Nissan Quest Versus Mazda MPV

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    QuestDriver
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    Both my wife and I agreed, if we had bought a Mazda MPV in 2003 instead of a small SUV (Honda Element), we’d be happy enough with it to keep it. But that never happened. Now, when it came time to evaluate the MPV, I almost immediately discredited it because of its size and Ford engine, Mazda has them deeply discounted, with rebates up to $4000 this summer for 2005’s, and dealers have 30 or more per lot, so I was convinced this was our budget choice. If nothing else, we could end up in a MPV for way way less than any other van. But why buy something you don’t like or want or worse yet : doesn’t fit your minimum requirements just to save a few bucks? Doesn’t this cost you more in the long run when you get rid of it early, or become inconvenienced by it later? Yes. Beyond being cheap, the MPV warranted at least some evaluation.

    I would have been tempted to blow the budget on an ES with leather and the works, but instead we focused on a mid-trim model. Truly, the MPV does offer a very car-like ride, in part to its small size. Its driver’s seat and control are most car-like of any van. Also, unlike the others, the shifter was connected to the steering column, something I hadn’t seen since my mother’s 1994 Buick LaSabre. That’s where the driver’s comparison should end. Despite comfort and seating, the actually power of handling of the vehicle lacks any “Zoom zoom” quality that I can find. It was terribly sluggish, even worse than the Toyota Sienna, and very awkward on corners.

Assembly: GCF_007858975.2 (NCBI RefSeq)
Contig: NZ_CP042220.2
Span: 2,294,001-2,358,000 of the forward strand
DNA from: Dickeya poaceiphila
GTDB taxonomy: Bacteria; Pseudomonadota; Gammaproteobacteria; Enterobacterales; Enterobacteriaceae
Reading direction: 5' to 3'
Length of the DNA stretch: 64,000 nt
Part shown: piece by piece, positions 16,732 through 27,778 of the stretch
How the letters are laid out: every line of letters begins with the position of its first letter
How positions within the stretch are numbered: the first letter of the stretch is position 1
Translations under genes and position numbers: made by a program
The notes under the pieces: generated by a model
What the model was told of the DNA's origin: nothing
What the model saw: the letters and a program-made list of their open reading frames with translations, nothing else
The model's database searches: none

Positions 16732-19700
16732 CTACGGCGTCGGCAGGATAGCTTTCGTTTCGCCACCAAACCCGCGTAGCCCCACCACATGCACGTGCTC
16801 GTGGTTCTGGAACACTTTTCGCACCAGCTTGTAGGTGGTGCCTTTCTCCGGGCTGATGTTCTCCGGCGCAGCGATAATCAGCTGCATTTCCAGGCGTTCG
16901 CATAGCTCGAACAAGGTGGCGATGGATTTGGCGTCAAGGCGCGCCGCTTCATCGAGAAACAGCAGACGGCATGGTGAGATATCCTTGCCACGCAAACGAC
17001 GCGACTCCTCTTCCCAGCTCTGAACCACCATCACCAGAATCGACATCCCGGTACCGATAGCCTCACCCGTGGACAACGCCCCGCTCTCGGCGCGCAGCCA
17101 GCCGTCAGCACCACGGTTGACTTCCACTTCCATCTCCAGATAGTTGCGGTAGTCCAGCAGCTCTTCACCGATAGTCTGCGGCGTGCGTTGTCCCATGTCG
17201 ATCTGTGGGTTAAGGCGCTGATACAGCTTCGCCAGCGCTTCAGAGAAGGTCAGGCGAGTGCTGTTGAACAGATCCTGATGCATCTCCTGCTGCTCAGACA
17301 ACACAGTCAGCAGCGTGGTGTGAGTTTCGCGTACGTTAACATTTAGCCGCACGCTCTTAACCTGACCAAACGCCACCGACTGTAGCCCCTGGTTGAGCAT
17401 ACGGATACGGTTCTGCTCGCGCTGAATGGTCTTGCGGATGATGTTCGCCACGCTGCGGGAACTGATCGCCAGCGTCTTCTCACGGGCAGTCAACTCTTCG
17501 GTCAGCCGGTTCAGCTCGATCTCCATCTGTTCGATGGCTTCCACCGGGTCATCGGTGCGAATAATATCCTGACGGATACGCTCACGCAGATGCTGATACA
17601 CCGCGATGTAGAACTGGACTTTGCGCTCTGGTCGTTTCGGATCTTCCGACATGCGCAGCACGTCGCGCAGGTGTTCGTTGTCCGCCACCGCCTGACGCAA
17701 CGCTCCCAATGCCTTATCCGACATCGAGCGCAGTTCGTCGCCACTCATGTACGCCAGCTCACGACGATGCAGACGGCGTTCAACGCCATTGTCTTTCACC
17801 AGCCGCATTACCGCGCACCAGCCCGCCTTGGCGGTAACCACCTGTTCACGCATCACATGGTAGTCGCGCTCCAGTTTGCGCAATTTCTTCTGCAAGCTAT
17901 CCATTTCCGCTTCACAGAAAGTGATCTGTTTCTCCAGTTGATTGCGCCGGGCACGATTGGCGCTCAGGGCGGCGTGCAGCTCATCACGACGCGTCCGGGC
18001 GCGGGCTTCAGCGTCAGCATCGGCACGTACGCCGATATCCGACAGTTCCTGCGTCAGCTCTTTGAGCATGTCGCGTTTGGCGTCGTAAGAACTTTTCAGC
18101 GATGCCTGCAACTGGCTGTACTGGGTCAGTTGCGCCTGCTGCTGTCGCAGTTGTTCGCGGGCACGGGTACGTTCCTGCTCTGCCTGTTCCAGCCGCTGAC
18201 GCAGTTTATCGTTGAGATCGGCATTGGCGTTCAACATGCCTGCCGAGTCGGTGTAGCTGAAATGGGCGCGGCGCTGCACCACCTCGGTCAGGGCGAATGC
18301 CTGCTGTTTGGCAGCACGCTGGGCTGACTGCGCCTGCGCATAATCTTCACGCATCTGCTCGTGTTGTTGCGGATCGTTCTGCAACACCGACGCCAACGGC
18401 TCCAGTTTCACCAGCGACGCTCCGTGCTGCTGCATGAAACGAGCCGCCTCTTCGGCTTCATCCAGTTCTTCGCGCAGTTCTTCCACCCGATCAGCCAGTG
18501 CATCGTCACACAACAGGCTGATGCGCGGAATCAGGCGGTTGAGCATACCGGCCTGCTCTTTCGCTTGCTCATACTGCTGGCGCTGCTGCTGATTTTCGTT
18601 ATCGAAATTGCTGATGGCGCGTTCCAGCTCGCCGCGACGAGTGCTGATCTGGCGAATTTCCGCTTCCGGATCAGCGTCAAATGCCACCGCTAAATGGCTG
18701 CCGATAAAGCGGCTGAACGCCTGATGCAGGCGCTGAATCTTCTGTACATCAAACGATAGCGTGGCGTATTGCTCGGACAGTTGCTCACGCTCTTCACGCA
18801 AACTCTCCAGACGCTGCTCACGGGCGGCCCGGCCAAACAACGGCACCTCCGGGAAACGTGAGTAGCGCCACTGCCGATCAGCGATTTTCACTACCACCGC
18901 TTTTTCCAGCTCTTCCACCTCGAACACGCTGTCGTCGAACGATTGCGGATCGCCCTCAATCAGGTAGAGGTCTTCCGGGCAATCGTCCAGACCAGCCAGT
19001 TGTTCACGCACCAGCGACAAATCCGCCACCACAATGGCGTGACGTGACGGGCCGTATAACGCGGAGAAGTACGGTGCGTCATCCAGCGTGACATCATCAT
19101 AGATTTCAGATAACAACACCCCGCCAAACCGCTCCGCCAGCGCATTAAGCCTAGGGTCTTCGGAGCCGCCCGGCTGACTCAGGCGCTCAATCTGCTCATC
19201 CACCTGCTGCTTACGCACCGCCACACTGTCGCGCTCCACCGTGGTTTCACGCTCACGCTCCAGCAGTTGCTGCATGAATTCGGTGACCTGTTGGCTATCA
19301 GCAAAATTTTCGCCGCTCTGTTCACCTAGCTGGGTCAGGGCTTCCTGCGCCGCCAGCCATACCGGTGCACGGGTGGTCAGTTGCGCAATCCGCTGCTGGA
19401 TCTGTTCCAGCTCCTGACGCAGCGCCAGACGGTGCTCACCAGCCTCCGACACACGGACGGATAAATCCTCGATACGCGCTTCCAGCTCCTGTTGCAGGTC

Passenger seating gets only one innovation: the “side by slide” 2nd row seats, which enables you to create a bench or captains chairs with a pull of a lever. This was very well done, but probably necessary for anyone to ever get to the 3rd row. The rear passenger area will fit a 6 foot adult, but not well. I found it very difficult to get around. It would have been impossible with child seats installed. The trim was otherwise solid and well done. The trunk too was very small, and struck me as a safety concern similar to our small SUV: small trunk = filled to capacity often = no crumple zone = injury.

    Saying that, the MPV was now only being considered because of budget. In the end, I decided against it altogether because we’d outgrow it too quickly. A lot can be said in favor of its small size. If you live in a tight urban environment with small streets and lots of tight turns, perhaps the size would work for you.

    I did look briefly at the Mazda 5 wagon, but it was even smaller and just a station wagon with sliding doors and very weird folding 2nd row seats.

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